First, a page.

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Are the marine data collected in the Baltic fit for purpose?

Published on: Mon, 19/09/2016 - 10:52
Table of Contents
    difficulties with fisheries data, wind profiles, alien species distribution, Marine Protected Areas. Comments invited


    Chlorophyll-a assessment data distribution

    Public bodies in the EU together spend over €1 billion a year collecting data on the marine environment. Most of these are collected for a specific purpose – bathymetry for safe navigation, contaminants for safe bathing – but we are now moving towards a ‘collect for many purposes’ paradigm. The question is whether the right data are being collected.

    The data adequacy reports aim to answer this question. The first data adequacy report for the Baltic reports that

    1. Lack of consistent monitoring of fisheries bycatch makes it difficult to assess trends
    2. Poor Spatial and temporal resolution of Vessel Monitoring System (VMS) data make analysis of impact of fisheries on habitats difficult
    3. The temporal changes in phytoplankton abundance may be faster than the frequency of measurement. At least in some areas, the temporal resolution should be increased.
    4. information for assessment of the Marine Protected Areas network coherence according to Article 13 in the Marine Strategy Framework Directive is currently not adequate
    5. High data confidence for eutrophication in less than half of all subsea­basins. Both EMODnet and ICES have data that the other does not but it is more time ­consuming to download EMODnet data – due to the limitations on displayed fields on one page and the ‘basket’ size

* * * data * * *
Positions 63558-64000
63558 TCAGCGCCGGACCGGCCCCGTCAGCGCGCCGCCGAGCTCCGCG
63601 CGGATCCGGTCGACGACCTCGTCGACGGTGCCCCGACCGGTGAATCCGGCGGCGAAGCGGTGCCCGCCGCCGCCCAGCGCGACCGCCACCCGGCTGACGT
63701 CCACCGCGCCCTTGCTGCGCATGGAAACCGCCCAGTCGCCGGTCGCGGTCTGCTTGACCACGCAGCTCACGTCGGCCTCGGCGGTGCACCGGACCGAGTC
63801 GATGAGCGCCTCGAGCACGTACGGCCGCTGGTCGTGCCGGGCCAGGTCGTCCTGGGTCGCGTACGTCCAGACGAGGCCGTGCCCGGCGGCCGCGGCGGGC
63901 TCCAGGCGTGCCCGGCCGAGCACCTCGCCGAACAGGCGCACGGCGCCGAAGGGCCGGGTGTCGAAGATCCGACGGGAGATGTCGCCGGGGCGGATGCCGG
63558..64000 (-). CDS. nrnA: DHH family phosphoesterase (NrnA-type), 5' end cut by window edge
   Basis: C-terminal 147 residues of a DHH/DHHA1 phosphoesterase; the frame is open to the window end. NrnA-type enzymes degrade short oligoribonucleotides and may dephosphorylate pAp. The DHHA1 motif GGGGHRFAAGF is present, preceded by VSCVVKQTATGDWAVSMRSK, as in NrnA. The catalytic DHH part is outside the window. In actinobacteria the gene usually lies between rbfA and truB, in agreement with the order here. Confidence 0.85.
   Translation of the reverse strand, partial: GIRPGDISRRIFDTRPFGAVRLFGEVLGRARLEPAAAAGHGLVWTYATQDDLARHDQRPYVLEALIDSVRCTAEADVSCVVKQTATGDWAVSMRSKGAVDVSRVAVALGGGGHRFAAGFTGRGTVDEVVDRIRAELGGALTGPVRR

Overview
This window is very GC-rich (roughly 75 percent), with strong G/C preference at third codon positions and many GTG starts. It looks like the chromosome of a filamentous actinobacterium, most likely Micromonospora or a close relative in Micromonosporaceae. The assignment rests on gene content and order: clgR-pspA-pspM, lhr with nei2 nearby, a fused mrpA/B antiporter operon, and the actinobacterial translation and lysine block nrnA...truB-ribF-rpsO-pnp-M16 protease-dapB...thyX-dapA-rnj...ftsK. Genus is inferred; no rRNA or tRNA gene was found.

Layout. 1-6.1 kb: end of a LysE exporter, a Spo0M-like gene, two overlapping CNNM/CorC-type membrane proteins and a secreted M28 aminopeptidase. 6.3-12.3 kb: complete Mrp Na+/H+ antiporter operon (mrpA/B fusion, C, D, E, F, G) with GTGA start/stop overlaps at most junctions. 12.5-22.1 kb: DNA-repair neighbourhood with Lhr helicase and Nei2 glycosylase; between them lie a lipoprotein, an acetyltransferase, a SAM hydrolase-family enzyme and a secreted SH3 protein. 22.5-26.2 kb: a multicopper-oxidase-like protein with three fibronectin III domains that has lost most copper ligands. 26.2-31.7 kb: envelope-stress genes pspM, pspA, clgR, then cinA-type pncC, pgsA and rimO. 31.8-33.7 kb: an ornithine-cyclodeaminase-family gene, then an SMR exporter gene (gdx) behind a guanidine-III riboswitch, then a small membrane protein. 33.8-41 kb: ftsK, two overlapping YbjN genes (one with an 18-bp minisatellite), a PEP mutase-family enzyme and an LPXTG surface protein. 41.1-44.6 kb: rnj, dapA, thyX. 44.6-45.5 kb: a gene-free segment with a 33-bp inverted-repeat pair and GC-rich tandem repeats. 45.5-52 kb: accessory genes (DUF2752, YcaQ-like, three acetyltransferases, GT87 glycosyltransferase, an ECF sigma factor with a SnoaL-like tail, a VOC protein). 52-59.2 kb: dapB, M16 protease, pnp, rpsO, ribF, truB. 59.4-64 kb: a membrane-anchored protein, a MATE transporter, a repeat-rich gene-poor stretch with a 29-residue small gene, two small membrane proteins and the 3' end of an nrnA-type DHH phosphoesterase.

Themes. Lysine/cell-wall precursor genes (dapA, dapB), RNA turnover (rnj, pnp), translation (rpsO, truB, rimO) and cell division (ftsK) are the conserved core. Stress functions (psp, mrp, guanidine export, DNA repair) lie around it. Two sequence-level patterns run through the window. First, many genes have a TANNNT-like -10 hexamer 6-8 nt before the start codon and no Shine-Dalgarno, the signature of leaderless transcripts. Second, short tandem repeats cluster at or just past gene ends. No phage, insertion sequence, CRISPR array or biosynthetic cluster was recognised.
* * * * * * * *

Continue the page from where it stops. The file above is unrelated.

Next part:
6. There is a lack of offshore wind profile data which is partly due to some sources of data being unavailable to researchers
    7. Information on distribution of alien species is incomplete

     draft data adequacy report  literature survey  panel report (opinion of stakeholders)

    Please include your comments below.


    • Guenter Hoermandinger's picture

      [already emailed but reposted here]

      With hindsight, it probably would have helped to design the checkpoints in such a way that we don't force the contractors to pretend they are a certain user group, and instead to create structures in which the actual user groups have a say. According to the terms of reference, the project had to set up a panel that included a representative of the responsible RSC. So the HELCOM view would have been present in carrying out the tasks; was the connection made to the HELCOM biodiversity assessment?

      • The consultants should circulate it to HELCOM for comments.
      • The Conclusions should provide solutions to help identify what’s needed to close identified gaps.
      • I agree that since we have not settled on a MSFD coherence assessment methodology, they can’t conclude whether or not data are adequate for this purpose. In my mind it will depend on what criteria we end up with. Secondly, HELCOM did conclude in their last biodiversity assessment that their network is not ecological coherent i.e. they were able to reach a conclusion.
      • Table 4.1 – They use substrate and bathymetry for coherence as well as a model of distribution of species and annex I habitats. That is all good but I am left wondering why they do not use EUSEAMAP information since EMODNET is spending a lot of funds on improving mapping of seabed habitats. And EUSEAMAP are delivering a coherent map of seabed habitats… Again such map is clearly missing from Table 4.2…